Hope from Life’s Struggles

Louis Zamperini was born in New York in 1917. His parents were immigrants from Italy and neither he nor his parents spoke English. Louis was a subject of bullying and that led Louis to having a rebellious childhood.

Louis’ older brother encouraged him to try out for his school’s track team. After a humiliating beginning of his racing career, Louis quickly became known for his racing achievements. He set the high school record for the mile and gained the attention of colleges.

While at USC, Louis tried out for the Olympics and qualified for the Berlin Olympics. While on the ship traveling to Europe, Louis gained weight due to the food provided. He had never had much food at home. While he didn’t win his event, finishing 8th, he did draw attention for the final lap he ran.

When the U.S. entered World War II, Louis enlisted and became a second lieutenant. He was a bombardier. On one mission, his plane was attacked and five of the crew were wounded. He was able to save the lives of two of the men.

A later mission was not as successful. Louis and two others were the only survivors of the plane they were flying on. After 47 days adrift, Louis was taken prisoner. They were severely beaten and held in captivity until the end of the war. Louis was presumed dead, and it wasn’t until the end of the war that his family learned he was still alive.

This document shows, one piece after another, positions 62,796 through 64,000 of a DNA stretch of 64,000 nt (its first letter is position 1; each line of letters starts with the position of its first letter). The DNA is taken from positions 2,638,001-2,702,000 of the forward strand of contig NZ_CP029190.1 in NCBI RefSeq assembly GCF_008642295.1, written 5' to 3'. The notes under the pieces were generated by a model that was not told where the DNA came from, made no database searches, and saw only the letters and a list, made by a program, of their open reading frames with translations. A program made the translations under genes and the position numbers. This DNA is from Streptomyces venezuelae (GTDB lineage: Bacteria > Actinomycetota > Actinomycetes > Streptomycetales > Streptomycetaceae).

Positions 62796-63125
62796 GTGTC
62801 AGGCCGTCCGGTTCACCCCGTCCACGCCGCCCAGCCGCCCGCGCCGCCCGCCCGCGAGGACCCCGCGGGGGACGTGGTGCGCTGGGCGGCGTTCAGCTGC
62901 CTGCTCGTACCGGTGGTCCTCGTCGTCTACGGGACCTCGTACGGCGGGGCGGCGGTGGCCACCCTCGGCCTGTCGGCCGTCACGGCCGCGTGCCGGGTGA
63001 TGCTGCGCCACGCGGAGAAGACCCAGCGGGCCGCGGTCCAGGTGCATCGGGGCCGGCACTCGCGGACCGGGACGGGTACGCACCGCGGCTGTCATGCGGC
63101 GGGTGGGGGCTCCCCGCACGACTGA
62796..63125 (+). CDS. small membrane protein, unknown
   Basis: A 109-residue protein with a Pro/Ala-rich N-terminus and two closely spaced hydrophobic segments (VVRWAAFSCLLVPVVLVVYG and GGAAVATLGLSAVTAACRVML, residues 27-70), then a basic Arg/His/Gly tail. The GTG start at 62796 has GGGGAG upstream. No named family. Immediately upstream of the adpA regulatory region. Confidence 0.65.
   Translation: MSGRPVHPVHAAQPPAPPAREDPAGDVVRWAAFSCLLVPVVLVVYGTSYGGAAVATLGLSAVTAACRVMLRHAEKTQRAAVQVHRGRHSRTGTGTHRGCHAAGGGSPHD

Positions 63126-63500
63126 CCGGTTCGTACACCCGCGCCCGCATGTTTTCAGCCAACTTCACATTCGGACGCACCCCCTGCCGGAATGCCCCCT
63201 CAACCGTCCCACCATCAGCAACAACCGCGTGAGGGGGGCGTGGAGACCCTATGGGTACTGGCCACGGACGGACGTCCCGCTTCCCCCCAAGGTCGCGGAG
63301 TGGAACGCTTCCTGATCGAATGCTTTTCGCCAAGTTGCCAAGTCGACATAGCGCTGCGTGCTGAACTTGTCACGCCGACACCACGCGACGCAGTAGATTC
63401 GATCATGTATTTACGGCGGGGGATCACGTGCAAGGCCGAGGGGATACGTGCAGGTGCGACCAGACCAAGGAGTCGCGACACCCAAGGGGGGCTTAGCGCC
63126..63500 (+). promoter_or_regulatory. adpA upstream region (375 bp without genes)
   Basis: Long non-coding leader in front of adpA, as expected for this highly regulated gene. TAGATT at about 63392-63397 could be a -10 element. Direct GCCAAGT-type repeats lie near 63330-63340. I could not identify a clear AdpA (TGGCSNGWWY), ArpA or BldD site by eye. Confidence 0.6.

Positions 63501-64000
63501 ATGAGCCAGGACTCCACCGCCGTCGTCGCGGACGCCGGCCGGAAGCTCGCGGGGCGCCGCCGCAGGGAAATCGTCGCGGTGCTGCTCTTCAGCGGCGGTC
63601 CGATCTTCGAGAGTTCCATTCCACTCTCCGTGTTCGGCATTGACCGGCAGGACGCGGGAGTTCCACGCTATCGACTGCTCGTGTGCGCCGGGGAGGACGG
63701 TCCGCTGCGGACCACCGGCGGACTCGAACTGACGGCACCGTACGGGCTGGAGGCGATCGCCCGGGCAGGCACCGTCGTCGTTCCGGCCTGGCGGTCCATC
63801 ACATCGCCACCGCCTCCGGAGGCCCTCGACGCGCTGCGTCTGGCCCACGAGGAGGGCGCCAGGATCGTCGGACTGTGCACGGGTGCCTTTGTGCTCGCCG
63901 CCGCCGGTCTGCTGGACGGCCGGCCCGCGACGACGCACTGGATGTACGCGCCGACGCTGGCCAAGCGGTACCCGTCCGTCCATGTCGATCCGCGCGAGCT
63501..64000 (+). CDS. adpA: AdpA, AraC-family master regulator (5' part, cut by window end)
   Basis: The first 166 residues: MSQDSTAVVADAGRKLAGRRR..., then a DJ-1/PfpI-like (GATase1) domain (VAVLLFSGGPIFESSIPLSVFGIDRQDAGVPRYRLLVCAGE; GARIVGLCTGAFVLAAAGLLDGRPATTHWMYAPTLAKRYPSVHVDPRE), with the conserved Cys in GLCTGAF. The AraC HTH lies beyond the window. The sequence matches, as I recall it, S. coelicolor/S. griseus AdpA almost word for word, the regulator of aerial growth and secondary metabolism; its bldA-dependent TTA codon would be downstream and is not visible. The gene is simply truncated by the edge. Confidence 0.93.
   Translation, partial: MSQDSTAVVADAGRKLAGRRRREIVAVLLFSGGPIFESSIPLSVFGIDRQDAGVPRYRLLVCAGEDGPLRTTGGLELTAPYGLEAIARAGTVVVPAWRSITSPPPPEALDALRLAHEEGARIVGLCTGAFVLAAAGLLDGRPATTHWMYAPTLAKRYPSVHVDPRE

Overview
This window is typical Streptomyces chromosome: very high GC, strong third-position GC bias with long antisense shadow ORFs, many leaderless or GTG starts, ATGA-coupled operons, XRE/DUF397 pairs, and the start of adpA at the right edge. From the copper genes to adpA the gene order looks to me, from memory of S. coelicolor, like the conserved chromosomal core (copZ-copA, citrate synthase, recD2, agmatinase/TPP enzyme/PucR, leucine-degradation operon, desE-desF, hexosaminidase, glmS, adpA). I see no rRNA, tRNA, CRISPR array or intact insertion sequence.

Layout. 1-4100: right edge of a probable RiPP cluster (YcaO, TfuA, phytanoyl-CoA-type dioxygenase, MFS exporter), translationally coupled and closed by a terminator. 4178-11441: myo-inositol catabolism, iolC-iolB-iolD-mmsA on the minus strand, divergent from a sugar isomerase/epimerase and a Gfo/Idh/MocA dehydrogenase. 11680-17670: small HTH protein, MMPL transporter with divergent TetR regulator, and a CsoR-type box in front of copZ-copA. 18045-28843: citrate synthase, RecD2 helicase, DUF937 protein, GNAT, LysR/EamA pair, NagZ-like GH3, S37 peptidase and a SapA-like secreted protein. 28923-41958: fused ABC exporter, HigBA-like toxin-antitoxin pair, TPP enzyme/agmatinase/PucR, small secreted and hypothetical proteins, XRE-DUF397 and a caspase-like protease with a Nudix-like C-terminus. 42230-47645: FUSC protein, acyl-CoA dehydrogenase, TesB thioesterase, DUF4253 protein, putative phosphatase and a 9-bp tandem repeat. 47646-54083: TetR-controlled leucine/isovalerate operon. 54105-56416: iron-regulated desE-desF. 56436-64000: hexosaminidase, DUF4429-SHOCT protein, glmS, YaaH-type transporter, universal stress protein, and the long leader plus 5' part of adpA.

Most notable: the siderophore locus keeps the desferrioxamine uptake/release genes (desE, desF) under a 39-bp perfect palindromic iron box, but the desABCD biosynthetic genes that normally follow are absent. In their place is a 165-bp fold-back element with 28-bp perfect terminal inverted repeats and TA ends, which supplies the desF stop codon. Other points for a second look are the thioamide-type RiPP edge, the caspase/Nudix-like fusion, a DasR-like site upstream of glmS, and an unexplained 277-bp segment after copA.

Following the war, Louis suffered from nightmares and began drinking heavily. It was a Billy Graham crusade that turned his life around. Louis established a foundation with a mission of transforming the lives of troubled youth. Using his own story, Louis’ foundation tries to provide hope to young people with three messages:

  • Life after hardship
  • Forgiveness after pain
  • Belonging after losing oneself

Louis practiced forgiveness as a personal virtue. When the Winter Olympics were scheduled for Japan, he ran one of the legs of the Olympic Torch relay, using this as an opportunity to show his forgiveness. He was close to 81 years old at the time. He passed away in 2014, 70 years after he was declared dead.

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“You taught me that with dignity and will that I can overcome any situation life has to throw at me.” – Abigail, 15 (one of the youths that Louis has inspired)

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